EPA Center on Airborne Organics
1997 Summer Symposium Report
"Fine Particles in the Atmosphere"
Table of Contents
Session I - Moderator: Glen Cass  Opening Remarks and EPA Criteria Document   
Opening remarks, Glen Cass, California Institute of Technology 

The PM Criteria Document, Lester Grant, Environmental Protection Agency (EPA) 

Atmospheric Characterization   
Measurement Methods, Susanne Hering, Aerosol Dynamics, Inc. 

Ambient Concentrations, Richard Scheffe, US EPA 

Health Effects   
Epidemiological Findings, Frank Speizer, Harvard Medical Schoo
Emission Sources   
Sources of Airborne Particles, Lynn Hildemann, Stanford University
Session II - Moderator: Praveen Amar  Connecting Emission Sources to Atmospheric Concentrations   
Modeling Atmospheric Transport and Transformation, Pradeep Saxena, Electric Power Research Institute (EPRI) 

Source Attribution, Glen Cass, California Institute of Technology 

Mobile Sources, Pat Flynn, Cummins Engine Co. 

Stationary Sources, Michael Wax, Institute of Clean Air Companies 

Control of Atmospheric Particulate Matter- A Congressional Perspective, William Tyndall, US House of Representatives Committee on Energy and Commerce 

Regulation and Control   
Fine Particle Concentration and Chemical Composition in the Northeast, Glen Cass, California Institute of Technology 

Alternative Control Strategies and Methods for Monitoring Progress -or- A View on Implementation of EPA's Fine Particle Standard, Robert Slott, Consultant 

Panel Discussion: Issues Confronting States in Meeting Standards   
John Bachmann, US EPA (via speaker phone) 

John Elston, New Jersey Dept. of Environmental Protection 

Jim Price, Texas Natural Resources Conservation Commission 

Jason Grumet, NESCAUM 

Richard Scheffe, US EPA

Session III - Frontiers of Health Effects Research, Moderator: Jane Warren  What new data are likely to become available to inform future decisions?   
Studies Using Concentrated Ambient Particles, John Godleski, Harvard School of Public Health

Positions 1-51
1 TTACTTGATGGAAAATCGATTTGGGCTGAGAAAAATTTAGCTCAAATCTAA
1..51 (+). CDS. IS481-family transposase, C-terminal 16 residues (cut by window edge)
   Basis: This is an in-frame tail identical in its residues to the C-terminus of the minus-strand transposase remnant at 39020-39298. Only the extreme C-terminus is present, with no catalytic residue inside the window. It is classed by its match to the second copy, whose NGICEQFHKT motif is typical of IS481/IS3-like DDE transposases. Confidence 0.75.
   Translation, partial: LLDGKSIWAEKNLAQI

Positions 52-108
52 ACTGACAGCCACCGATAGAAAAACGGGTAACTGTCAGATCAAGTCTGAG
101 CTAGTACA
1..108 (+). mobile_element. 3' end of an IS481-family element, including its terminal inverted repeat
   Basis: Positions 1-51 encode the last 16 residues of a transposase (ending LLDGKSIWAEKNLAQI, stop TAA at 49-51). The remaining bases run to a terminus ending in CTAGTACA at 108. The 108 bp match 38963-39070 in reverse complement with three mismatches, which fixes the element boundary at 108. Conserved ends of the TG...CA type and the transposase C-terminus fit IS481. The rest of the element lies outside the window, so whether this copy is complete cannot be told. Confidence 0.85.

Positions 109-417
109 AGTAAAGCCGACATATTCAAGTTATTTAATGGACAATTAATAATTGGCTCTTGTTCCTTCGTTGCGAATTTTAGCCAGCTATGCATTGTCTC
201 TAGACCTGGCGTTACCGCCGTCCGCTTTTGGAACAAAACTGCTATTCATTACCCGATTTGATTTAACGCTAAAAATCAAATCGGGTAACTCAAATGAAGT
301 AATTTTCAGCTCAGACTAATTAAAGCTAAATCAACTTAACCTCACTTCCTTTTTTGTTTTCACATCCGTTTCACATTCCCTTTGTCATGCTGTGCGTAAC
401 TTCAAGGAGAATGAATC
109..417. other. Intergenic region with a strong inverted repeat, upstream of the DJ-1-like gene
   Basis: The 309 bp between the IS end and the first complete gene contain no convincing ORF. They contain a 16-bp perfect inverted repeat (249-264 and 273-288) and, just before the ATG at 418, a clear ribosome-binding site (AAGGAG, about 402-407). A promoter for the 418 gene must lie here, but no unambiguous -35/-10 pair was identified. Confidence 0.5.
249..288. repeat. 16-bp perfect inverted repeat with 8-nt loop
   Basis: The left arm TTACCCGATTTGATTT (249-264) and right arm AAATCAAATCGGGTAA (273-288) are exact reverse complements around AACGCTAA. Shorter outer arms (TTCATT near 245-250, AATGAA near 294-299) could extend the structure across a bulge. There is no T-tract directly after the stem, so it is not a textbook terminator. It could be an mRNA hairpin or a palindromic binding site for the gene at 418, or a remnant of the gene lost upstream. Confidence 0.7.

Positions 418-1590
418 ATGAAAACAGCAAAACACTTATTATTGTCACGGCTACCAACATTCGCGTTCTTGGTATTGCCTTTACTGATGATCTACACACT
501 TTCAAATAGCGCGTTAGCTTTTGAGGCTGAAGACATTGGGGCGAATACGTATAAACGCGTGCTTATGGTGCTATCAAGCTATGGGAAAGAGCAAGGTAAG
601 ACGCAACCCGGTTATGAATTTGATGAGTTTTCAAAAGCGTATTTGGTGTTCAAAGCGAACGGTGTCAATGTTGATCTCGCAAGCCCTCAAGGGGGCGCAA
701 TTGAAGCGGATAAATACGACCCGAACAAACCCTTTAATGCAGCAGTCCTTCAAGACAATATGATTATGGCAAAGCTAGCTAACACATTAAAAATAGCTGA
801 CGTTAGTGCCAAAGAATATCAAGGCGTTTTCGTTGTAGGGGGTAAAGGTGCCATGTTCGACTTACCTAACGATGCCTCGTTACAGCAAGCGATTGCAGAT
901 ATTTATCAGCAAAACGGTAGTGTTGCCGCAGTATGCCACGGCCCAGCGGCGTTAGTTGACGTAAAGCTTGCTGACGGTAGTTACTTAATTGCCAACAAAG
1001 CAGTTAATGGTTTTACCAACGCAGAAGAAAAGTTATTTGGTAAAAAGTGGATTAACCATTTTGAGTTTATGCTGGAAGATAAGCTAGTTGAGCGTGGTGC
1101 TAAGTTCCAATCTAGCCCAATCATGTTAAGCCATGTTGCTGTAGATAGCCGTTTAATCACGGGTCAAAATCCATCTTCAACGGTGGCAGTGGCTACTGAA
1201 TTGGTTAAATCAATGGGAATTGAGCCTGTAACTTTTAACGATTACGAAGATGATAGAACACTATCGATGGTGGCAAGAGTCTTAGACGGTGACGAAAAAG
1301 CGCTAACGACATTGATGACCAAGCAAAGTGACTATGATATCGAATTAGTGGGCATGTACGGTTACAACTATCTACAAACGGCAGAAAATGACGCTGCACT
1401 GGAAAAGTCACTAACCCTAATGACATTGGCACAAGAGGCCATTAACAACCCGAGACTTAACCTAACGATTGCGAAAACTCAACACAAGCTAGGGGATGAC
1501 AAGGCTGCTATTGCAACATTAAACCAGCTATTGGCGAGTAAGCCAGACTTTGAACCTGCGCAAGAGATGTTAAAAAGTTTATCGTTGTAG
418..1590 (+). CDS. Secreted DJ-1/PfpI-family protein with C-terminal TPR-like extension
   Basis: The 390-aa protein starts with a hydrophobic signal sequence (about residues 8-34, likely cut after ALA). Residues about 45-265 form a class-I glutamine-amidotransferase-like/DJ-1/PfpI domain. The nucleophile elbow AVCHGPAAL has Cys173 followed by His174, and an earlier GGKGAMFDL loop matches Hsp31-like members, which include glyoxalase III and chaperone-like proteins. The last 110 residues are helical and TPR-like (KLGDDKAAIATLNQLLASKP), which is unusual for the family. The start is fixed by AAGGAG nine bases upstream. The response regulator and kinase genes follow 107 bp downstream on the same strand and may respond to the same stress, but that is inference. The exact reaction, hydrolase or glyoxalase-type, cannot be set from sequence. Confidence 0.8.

Cytokines and Oxidative Stress as Factors in the Lung's Response to Particles, Kevin Driscoll, Procter and Gamble 

Role of Metals in the Biological Effects Associated with Air Particulate Matter Exposure, Kevin Dreher, U.S. Environmental Protection Agency

Session IV - Moderator: Jane Warren  Panel Discussion: Effectiveness of Standards in Addressing Health Issues   
Joe Mauderly, Lovelace Respiratory Research Institute 

Frank Speizer, Harvard Medical School 

Ron White, America Lung Association 

Fred Miller, Chemical Industry Institute of Toxicology 

Closing Remarks, Glen Cass, California Institute of Technology


Moderator: Glen Cass

Opening Remarks and EPA Criteria Document

Opening remarks

Glen Cass, California Institute of Technology

Professor Cass introduced his co-chairs Praveen Amar and Jane Warren and encouraged open discussion throughout the symposium. He listed and thanked the sponsoring companies. He summarized the expected PM 2.5 standards, which will be announced on July 19th. The standards are as follows: a 24 hour average limit of 65 mg/m3 and an annual average limit of 15 mg/m3. He showed pictures of the air around the campus of California Institute of Technology in order to contrast the air quality on days with low and high particle concentrations. The particles on the high concentration day were almost entirely fine. Visibility was markedly reduced on the high particle concentration day.